Right to Own Companion Animal Becomes Pet Cause

Nation's Cities Weekly, June 7, 1999 | Go to article overview

Right to Own Companion Animal Becomes Pet Cause


ANS--The The federal government has opened the doors of public housing to pet owners, and tenants in private apartments also have a resource for overcoming the ubiquitous "no pets allowed" rule.

Several nonprofit organizations try to match potential tenants with pet-friendly property owners by providing comprehensive lists of such landlords to the public free of charge.

"We were receiving numerous phone calls, particularly from elderly people and people with limited incomes, who couldn't find housing that takes pets," said Sue Mahar, co-president of the all-volunteer Whiskers Animals Benevolent League in Albany, N.Y. "Letting people know where to start looking by providing a list seemed like the common sense thing to do."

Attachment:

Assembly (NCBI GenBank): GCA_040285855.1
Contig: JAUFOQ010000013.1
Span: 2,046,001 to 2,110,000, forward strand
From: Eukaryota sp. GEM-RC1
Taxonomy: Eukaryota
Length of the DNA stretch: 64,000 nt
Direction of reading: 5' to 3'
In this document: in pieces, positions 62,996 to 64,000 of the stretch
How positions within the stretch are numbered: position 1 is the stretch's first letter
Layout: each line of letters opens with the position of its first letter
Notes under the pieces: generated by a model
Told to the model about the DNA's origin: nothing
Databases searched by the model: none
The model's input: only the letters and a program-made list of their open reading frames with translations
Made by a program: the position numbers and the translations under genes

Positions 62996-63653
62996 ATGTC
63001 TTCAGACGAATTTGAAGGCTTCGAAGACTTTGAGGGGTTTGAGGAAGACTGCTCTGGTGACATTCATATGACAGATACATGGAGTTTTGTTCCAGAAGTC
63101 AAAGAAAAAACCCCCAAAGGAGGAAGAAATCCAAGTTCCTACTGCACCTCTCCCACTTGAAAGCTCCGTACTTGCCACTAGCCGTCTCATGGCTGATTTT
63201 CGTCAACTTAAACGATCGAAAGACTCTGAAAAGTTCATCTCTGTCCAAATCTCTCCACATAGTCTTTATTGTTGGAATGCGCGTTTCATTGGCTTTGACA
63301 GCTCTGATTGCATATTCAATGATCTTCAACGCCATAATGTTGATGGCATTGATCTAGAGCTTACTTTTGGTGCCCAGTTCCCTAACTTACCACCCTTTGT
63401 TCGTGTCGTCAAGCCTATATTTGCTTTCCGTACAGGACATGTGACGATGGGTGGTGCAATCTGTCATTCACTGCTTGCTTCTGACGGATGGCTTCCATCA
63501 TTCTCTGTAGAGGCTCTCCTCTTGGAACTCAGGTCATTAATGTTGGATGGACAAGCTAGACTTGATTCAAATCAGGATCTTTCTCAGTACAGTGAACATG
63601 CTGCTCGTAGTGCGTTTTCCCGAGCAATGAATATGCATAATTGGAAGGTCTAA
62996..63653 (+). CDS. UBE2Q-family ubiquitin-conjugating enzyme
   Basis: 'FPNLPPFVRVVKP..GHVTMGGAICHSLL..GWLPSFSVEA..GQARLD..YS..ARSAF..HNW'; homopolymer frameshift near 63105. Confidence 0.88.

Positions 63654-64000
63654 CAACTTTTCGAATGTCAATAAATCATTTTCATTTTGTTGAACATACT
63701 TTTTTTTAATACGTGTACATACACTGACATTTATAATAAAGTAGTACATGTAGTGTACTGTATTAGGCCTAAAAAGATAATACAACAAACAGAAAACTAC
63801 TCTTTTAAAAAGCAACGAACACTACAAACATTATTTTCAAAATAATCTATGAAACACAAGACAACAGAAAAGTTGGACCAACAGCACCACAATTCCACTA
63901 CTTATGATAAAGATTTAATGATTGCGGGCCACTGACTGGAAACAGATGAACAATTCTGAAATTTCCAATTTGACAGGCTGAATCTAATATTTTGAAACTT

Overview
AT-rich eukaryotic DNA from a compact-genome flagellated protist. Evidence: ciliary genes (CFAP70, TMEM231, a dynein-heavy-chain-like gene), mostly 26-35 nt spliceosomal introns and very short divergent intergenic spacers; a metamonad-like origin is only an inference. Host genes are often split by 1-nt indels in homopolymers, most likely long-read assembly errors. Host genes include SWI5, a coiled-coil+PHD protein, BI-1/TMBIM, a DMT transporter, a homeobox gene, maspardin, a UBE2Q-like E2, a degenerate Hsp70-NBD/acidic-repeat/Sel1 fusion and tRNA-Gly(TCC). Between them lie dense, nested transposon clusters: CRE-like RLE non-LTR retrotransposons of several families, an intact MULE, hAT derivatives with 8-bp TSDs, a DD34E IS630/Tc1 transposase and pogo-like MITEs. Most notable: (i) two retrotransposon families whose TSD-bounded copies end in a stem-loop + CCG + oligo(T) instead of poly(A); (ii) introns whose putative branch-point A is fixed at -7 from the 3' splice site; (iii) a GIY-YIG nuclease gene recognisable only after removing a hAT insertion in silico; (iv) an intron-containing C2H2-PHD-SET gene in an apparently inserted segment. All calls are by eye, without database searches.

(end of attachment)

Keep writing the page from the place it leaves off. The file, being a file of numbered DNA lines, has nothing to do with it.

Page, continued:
The right to a pooch has become a pet cause in Washington. Last year, President Clinton signed legislation that allows residents in most federally assisted housing developments to bring a pet into their homes. Previously, the law extended this privilege only to the elderly and disabled living in federal housing.

"This is going to give responsible pet owners the opportunity to have a companion animal to cherish and love, and it will give many shelter animals the opportunity to go to a loving home, instead of facing an uncertain future or possible death," said Lisa Weisberg, chief lobbyist of the American Society for the Prevention of Cruelty to Animals, in a statement reacting to the legislative victory.

The new law does not cover tenants of private housing--about half of whom own pets, according to a national estimate by the Humane Society of the United States.

Human Society spokeswoman Nancy Peterson said more people would adopt pets if their landlords allowed it. The Humane Society often hears from people who are distraught because they can't find housing that will accept their pets or because apartment management changes and brings with it new rules regarding pet ownership, Peterson said.

She noted however, that the impact of "no-pets-allowed" policies can be deceiving. "Sometimes `I'm moving, and I can't take my dog,' really means

`I'm moving and my dog barks all the time,"' Peterson said. …

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